Our main protagonist was Mike (Michael Baldwin) and, in time-honored tradition, he spent the duration of his spiraling nightmare attempting to convince his elders that something wasn’t kosher. This, in itself, lent an ethereal mood to proceedings as we too felt trapped within his dreamscape and humongous credit to sixteen-year old Baldwin for making us feel so at home in the third person, while also a fair way from security. Mike’s older brother and, since the pair become orphaned, guardian Jody (Bill Thornbury) and loyal family friend and comic-consolation Reggie (Reggie Bannister) proved incalculable to the boy but still we never felt as though we could rest on our laurels for a single moment. At some point, we would have to be alone, and The Tall Man knew all the cubby holes to our imaginations.
If you are looking to encourage me from within my epidermis then I would suggest popping up in the dead of night with the single line “boooyyy” as your sole communication then watch me bid farewell to the flesh. It rang in my head like a bleak siren for weeks after initial viewing and has since gone on to scare the skin from generations of horror aficionados alike. This should not have been the case when you consider that events veered so frequently into the preposterous but somehow it all seemed in keeping within Coscarelli’s insular dreamscape and that is the mark of a true classic through Keeper’s peepers. To this day, precious few films have offered so little respite from terror.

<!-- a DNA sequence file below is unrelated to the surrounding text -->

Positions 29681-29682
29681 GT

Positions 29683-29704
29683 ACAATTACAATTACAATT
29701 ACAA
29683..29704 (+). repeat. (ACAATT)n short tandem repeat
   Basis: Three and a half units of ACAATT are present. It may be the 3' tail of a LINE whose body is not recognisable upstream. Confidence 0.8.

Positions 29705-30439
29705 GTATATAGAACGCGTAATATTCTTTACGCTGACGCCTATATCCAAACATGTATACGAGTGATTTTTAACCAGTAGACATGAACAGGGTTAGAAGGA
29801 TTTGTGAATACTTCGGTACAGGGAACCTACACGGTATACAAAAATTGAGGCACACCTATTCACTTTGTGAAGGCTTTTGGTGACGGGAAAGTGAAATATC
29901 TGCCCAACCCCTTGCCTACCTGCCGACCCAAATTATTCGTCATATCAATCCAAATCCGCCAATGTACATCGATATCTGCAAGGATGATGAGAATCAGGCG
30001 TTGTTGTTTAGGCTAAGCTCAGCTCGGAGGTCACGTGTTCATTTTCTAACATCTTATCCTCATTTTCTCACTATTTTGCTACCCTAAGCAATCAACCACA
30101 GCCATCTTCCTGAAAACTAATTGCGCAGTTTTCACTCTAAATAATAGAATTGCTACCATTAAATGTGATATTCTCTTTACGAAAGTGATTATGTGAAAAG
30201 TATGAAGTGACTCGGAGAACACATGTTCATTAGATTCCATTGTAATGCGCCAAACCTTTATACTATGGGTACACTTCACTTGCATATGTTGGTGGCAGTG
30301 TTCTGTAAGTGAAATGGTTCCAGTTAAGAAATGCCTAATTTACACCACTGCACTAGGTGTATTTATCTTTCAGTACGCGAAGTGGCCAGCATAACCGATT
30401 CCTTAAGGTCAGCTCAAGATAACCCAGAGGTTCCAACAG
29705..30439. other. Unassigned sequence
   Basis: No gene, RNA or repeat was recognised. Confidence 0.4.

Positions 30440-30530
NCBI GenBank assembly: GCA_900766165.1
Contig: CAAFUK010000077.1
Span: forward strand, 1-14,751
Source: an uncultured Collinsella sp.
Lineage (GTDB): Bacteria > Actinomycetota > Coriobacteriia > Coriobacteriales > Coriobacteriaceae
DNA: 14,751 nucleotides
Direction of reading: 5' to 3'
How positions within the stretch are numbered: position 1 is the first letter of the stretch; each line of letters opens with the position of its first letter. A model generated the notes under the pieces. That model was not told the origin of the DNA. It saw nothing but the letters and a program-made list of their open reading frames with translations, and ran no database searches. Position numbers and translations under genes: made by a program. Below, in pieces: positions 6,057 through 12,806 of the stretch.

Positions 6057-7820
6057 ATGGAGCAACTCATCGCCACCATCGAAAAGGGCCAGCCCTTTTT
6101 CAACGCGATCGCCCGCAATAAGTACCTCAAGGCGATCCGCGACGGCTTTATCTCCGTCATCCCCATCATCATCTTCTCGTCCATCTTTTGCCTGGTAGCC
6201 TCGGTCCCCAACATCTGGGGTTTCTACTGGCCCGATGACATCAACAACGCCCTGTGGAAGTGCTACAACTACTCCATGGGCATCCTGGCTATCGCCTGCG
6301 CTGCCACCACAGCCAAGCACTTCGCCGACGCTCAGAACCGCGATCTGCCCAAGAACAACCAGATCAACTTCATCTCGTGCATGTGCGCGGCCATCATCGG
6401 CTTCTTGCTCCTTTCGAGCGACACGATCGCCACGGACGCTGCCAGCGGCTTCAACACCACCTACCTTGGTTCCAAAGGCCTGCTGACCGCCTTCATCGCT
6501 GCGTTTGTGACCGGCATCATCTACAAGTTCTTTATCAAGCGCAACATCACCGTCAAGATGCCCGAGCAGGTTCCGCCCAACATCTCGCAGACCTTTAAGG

As Phantasm operated within ethereal confines, time has been remarkably kind. Sure, there were flaws but then, when has a dream made a blind dash of sense? It showcased Coscarelli’s ability to do two things in particular: deviously contort reality and ratchet sustainable tension until our psyches have been pulled taut in numerous different directions. It will always terrify me as I have long since learned to unlock my inner adolescence and it looks suspiciously like Mike oddly enough. I first viewed this glorious film while ascending the cusp of puberty. It is no small compliment then that, it is on sole account of Phantasm, that my childhood never actually left me.
Crimson Quill’s Judgement: 9/10
Grue Factor: 3/5
For the Grue-Guzzlers: The moment where that sentinel secures into place in its victim’s temples, bores through their skull with forceful precision, then acts as generous siphon, remains just as lustrous and disconcertingly satisfying to this very day. However, for Keeper, this presented the easy way out and an eternity of pondering where dead bodies go once the procession has ended remains far more morose than any concentrated blood geysers could ever conceive and achieve.
Richard Charles Stevens
Keeper of The Crimson Quill